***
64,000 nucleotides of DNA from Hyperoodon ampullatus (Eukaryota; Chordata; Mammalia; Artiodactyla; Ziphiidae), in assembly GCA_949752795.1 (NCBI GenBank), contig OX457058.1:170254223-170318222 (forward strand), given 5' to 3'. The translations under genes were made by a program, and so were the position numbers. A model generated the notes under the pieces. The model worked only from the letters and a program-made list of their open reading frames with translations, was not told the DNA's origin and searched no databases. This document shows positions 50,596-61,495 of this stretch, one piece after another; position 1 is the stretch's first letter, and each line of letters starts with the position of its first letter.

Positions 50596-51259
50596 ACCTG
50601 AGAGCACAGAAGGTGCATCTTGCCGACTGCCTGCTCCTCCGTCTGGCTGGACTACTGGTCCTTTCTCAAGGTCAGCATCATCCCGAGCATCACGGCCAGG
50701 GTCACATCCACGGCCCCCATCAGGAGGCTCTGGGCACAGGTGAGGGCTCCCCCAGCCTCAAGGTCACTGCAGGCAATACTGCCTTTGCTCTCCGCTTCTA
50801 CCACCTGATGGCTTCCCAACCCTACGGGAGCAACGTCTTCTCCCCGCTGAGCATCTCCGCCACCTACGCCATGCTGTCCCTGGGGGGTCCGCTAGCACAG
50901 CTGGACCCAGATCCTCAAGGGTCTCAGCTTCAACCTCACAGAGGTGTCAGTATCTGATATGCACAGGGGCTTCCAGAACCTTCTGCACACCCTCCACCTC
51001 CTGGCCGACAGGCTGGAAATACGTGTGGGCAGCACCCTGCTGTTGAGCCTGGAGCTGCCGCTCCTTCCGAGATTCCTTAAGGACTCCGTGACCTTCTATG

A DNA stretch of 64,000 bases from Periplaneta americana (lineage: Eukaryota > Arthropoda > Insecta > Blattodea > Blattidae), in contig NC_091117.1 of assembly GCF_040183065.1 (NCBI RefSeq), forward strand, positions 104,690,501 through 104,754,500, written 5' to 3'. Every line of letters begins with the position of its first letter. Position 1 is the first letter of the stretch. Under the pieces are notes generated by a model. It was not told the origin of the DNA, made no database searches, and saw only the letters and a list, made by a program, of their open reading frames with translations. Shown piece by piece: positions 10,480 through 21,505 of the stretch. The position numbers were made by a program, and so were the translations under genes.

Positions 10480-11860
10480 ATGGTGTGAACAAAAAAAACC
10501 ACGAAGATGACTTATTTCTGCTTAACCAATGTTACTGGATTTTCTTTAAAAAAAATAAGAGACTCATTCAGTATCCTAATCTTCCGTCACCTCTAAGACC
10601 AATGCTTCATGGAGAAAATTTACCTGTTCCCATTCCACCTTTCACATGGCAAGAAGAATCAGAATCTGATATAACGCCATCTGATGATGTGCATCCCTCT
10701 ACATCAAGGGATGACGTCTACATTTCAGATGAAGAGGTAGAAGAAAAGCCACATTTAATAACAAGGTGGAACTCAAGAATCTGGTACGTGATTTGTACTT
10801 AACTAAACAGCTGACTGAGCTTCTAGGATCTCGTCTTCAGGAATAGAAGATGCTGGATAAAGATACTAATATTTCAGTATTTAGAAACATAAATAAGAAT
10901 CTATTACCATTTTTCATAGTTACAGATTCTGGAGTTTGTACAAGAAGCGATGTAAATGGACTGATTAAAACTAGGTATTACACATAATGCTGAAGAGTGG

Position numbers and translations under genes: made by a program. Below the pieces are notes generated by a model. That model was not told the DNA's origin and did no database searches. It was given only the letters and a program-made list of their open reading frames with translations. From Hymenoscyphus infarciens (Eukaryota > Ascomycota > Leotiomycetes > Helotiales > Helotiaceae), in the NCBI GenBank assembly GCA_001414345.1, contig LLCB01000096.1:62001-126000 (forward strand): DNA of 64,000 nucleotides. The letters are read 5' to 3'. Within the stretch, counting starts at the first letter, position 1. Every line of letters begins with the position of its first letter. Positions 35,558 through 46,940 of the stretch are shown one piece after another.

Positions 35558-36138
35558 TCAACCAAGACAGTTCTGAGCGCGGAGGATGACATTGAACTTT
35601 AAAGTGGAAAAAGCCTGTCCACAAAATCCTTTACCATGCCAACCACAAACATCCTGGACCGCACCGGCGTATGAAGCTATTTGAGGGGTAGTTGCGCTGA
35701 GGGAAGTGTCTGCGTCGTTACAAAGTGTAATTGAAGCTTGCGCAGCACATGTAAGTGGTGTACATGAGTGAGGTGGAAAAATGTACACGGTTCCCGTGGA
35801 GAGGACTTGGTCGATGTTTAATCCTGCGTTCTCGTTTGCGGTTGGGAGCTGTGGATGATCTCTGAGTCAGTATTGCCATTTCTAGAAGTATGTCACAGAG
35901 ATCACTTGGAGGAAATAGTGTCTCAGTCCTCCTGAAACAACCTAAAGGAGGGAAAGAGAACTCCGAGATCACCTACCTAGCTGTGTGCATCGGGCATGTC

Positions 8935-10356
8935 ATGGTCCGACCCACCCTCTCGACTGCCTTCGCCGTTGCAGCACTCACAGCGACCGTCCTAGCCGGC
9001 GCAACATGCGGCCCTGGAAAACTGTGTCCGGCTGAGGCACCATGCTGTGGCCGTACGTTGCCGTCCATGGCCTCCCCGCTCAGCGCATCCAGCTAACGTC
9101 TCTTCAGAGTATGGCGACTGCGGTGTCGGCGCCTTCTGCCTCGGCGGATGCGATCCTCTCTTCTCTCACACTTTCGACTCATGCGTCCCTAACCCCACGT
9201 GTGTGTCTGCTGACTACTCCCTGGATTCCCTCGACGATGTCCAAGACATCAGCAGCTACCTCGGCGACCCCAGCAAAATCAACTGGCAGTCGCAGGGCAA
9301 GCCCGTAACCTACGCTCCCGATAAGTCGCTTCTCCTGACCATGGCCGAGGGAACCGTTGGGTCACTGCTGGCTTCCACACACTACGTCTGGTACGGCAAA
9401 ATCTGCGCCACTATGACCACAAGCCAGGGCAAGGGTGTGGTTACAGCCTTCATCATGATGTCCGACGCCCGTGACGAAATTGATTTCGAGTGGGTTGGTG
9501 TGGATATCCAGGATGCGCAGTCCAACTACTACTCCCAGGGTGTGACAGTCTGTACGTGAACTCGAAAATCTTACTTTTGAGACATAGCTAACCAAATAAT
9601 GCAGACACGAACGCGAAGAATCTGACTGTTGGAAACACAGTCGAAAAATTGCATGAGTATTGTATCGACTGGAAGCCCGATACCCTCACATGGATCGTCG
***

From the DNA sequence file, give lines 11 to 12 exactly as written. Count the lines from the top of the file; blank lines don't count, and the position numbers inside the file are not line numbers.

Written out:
10480 ATGGTGTGAACAAAAAAAACC
10501 ACGAAGATGACTTATTTCTGCTTAACCAATGTTACTGGATTTTCTTTAAAAAAAATAAGAGACTCATTCAGTATCCTAATCTTCCGTCACCTCTAAGACC